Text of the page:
Paraguay gives a preference to locally produced goods in public procurement that is open to foreign suppliers, even if the domestic good is up to 20% more expensive than the imported good.

Philippines: Five restrictions in Philippine laws favor nationals or Filipino-controlled enterprises in procurement. Some are denoted on a Foreign Investment Negative List. Eligibility requirements specify minimum Filipino ownership: 60% for suppliers of goods and consulting services; and 75% for infrastructure.

Qatar provides price preferences: 10% for domestic goods and 5% for goods from Gulf Cooperation Council (GCC) countries. In addition, the Ministry of Finance provides a 30% set-aside for domestic SMEs and requires all ministries and government entities to provide a preference for domestic goods for day-to-day operational requirements.

Russia imposes local content requirements on its federal and municipal government procurement. They include a 15% price preference for a variety of goods, including pharmaceuticals, steel, machinery and medical products, produced domestically or in a member of the Eurasian Economic Union (EAEU). Local content requirements apply in a variety of industrial product sectors. For example, some types of metalworking equipment must contain 20% to 50% domestic parts, with increasing targets each subsequent year. In addition, Russia bans procurement of a wide range of foreign goods.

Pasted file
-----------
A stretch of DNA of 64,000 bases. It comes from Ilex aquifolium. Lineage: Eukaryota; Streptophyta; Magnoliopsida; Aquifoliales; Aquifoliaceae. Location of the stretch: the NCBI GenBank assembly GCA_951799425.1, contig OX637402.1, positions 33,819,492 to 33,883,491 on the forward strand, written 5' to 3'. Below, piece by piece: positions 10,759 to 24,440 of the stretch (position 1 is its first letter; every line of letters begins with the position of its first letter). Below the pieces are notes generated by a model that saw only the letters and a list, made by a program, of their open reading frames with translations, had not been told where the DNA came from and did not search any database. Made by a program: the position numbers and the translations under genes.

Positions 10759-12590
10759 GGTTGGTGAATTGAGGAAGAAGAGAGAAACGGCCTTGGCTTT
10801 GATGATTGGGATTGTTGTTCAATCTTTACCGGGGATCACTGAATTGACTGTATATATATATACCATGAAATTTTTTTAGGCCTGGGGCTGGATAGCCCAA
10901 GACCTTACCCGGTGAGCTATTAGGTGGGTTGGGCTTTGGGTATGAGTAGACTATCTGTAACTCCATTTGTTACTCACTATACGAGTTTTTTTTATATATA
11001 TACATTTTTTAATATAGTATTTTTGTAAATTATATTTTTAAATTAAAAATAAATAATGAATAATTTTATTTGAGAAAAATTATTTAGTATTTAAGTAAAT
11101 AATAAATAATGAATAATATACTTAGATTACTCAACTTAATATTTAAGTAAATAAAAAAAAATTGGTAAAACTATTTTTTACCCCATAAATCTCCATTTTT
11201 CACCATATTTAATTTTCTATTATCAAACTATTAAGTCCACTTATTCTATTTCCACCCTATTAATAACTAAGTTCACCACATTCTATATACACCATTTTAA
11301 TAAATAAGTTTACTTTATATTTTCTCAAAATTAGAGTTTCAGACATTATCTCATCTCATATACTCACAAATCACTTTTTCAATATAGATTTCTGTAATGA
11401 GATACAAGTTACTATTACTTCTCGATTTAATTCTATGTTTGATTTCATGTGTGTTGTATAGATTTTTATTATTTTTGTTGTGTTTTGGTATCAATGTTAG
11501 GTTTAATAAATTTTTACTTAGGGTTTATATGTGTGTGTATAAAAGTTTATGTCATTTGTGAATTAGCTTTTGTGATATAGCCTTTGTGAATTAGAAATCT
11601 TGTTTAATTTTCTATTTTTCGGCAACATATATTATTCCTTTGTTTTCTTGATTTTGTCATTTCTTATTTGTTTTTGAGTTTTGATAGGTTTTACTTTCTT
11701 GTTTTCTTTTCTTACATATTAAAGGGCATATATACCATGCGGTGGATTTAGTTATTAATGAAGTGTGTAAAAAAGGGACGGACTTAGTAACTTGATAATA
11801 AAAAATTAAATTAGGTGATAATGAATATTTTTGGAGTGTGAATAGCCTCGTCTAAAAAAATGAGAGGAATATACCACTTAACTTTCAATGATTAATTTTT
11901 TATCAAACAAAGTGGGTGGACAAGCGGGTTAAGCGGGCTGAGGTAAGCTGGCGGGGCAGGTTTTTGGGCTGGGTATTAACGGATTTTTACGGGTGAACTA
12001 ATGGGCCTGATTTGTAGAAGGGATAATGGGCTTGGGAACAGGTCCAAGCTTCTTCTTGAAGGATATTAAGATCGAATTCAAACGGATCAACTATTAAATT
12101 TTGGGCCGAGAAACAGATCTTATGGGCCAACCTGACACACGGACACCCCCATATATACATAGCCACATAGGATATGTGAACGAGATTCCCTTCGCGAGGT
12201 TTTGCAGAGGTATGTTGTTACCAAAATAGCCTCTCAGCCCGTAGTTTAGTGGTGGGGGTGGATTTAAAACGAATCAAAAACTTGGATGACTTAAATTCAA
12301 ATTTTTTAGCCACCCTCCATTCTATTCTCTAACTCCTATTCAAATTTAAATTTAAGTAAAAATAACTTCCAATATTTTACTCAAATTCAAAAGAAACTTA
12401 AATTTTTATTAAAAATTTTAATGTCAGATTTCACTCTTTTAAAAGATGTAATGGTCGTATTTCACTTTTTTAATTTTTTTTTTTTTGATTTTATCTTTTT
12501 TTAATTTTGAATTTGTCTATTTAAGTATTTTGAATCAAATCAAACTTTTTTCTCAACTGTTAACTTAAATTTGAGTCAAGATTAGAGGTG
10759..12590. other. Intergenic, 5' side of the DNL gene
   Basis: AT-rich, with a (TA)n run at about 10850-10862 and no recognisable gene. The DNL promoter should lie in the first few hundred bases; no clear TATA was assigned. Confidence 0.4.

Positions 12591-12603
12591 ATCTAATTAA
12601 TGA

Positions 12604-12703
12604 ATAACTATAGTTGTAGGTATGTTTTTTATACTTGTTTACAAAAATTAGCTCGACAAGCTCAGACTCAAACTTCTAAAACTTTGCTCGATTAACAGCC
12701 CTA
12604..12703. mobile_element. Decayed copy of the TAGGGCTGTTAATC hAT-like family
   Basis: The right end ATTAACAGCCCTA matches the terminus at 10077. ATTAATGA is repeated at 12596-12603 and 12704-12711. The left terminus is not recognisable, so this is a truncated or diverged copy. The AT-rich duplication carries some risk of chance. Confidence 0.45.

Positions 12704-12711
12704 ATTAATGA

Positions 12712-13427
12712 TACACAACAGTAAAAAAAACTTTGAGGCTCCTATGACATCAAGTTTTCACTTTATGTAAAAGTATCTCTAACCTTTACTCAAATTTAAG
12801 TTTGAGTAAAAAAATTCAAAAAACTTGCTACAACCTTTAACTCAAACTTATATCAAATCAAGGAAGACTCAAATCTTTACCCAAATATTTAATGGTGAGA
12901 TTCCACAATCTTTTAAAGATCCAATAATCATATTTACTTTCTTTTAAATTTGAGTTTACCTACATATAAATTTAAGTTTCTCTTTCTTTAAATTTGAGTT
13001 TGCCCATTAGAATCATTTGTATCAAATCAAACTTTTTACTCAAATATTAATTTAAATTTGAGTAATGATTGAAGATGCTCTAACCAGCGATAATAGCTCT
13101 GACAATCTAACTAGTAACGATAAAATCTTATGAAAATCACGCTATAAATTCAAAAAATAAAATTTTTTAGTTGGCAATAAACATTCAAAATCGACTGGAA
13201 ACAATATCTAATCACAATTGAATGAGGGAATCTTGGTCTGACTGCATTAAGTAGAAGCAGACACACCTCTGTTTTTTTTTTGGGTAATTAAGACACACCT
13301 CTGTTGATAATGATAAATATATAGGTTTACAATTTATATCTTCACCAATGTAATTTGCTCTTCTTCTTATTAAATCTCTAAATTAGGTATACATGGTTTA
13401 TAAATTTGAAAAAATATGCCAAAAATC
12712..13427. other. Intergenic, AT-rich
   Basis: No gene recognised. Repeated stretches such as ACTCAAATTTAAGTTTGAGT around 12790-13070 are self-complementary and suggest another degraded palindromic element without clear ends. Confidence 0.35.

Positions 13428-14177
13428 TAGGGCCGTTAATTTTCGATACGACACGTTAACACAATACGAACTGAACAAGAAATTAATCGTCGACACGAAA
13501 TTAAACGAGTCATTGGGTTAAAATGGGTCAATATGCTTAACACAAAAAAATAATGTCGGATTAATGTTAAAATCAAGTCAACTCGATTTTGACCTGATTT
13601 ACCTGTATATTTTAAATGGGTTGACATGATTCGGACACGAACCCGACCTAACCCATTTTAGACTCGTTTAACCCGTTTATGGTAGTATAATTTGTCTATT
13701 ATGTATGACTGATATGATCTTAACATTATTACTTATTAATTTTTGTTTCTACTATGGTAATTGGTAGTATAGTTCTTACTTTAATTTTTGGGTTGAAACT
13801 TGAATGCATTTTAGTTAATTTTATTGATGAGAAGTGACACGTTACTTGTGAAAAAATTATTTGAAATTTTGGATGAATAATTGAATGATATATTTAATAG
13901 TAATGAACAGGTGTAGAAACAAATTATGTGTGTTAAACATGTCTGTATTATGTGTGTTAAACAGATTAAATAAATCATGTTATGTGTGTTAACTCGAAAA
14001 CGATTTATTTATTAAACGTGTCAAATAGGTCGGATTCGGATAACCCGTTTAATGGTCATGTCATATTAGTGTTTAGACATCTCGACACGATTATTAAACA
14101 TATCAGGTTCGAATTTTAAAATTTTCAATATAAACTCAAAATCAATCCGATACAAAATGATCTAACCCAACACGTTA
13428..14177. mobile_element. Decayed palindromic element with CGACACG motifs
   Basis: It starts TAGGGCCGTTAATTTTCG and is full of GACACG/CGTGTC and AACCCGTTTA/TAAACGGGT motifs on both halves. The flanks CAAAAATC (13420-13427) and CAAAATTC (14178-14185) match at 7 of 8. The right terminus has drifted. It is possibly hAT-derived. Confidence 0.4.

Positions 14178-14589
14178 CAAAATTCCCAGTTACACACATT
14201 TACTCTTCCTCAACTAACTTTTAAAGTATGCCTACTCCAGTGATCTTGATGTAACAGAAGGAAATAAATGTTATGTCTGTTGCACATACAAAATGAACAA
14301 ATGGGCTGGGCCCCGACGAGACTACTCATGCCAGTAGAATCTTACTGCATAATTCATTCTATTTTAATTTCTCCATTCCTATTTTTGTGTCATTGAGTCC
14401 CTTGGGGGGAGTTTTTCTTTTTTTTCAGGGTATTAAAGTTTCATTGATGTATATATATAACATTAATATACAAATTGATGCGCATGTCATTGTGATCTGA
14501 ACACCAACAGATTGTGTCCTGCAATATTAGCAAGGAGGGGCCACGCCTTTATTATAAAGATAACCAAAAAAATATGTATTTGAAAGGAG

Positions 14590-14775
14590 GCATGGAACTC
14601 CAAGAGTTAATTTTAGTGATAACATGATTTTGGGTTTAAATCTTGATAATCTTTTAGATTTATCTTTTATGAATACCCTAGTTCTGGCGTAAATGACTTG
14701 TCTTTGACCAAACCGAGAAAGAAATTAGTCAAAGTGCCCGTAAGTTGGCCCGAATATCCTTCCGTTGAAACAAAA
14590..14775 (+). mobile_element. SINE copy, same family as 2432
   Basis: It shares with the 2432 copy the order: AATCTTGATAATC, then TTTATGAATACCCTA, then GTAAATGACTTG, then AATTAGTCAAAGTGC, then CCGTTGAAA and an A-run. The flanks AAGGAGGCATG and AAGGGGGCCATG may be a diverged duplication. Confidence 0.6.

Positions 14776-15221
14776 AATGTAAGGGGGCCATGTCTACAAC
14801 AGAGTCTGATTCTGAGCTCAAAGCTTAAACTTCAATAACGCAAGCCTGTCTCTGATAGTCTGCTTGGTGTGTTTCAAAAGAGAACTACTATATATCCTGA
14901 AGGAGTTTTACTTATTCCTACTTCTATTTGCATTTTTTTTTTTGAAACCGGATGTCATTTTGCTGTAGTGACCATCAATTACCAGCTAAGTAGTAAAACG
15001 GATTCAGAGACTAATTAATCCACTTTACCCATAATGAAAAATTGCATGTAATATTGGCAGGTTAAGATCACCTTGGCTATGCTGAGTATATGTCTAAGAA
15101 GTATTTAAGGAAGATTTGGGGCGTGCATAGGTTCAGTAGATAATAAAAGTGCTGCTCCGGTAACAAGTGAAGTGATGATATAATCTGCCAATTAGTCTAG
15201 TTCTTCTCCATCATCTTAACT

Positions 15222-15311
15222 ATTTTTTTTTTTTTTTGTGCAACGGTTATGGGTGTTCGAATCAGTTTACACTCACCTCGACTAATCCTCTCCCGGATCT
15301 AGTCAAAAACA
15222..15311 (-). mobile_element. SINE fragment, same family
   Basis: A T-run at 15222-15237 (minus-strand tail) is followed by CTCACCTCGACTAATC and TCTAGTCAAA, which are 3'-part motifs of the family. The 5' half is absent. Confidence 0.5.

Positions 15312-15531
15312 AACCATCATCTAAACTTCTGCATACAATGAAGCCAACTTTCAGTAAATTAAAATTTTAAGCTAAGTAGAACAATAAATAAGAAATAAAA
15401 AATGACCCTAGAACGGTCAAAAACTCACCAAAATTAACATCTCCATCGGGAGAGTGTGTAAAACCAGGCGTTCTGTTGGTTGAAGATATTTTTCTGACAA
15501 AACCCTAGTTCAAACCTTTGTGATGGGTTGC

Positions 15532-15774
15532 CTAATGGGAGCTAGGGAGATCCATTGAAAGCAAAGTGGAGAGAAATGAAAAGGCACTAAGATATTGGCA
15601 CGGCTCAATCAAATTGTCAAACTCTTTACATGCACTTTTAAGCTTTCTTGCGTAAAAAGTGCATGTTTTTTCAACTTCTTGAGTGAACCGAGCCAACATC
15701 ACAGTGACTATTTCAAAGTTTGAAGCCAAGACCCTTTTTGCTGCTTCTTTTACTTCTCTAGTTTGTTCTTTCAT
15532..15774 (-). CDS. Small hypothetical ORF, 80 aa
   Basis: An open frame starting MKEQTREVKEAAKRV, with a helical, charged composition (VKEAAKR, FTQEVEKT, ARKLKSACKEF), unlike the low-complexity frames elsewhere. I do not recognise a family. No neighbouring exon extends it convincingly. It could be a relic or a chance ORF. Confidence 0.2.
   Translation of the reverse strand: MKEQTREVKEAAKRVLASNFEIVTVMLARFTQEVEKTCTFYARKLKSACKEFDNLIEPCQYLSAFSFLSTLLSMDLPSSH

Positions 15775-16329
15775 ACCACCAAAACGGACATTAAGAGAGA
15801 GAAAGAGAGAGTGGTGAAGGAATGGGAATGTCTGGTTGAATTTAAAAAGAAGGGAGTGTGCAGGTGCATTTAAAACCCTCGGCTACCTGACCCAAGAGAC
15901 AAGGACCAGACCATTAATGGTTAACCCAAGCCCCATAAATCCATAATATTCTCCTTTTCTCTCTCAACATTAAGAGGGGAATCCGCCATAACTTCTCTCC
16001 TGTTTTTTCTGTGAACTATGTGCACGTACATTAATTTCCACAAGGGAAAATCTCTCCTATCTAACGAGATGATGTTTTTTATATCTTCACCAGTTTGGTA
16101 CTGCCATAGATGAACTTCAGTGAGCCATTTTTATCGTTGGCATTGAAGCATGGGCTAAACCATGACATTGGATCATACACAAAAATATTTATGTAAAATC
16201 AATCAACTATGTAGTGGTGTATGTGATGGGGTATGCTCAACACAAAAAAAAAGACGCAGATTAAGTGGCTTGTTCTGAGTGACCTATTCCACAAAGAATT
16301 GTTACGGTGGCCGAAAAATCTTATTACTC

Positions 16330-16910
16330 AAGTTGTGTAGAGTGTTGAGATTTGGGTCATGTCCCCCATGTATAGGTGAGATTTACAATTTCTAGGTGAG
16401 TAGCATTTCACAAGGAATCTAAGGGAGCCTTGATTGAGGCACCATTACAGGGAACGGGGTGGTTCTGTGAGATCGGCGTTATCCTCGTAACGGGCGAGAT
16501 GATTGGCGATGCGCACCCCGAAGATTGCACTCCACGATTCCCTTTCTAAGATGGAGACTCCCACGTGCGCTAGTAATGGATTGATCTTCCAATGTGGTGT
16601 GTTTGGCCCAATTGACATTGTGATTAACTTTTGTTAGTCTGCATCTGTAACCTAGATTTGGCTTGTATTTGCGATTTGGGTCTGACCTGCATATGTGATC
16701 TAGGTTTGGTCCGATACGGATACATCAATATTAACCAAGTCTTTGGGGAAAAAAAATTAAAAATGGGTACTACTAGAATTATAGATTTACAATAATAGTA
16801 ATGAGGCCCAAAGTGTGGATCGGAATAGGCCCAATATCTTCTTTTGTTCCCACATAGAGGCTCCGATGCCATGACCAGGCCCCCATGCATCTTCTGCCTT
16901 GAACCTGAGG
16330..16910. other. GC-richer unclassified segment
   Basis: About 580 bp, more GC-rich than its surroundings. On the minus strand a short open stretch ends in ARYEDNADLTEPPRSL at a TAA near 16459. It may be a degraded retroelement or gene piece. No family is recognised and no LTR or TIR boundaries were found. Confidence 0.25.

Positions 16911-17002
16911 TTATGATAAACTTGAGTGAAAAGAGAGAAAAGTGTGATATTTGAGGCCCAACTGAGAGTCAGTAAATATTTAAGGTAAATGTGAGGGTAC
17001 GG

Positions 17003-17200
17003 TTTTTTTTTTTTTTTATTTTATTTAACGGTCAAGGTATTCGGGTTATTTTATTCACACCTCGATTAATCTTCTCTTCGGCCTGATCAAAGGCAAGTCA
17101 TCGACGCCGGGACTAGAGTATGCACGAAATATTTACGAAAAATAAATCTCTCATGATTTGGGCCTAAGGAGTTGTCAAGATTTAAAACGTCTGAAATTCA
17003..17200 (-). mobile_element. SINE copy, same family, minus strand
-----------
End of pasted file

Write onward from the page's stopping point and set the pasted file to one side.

Saudi Arabia: Foreign contractors must subcontract 30% of the value of any government procurement, including support services, to firms that are majority-owned by Saudi nationals, except where no Saudi-owned company can provide the necessary goods or services. Saudi Arabia also provides a 10% price preference for GCC goods in procurement in which foreign suppliers participate.

South Africa has an “aspirational target” of sourcing 75% of government procurement locally. It also imposes an industrial participation obligation on all government and parastatal purchases where the import content is equal to or greater than $10 million, requiring the supplier to undertake local commercial or industrial activity valued at 30% or more of the value of the imported content. South Africa also provides a preference for historically disadvantaged populations through its Broad-Based Black Economic Empowerment strategy.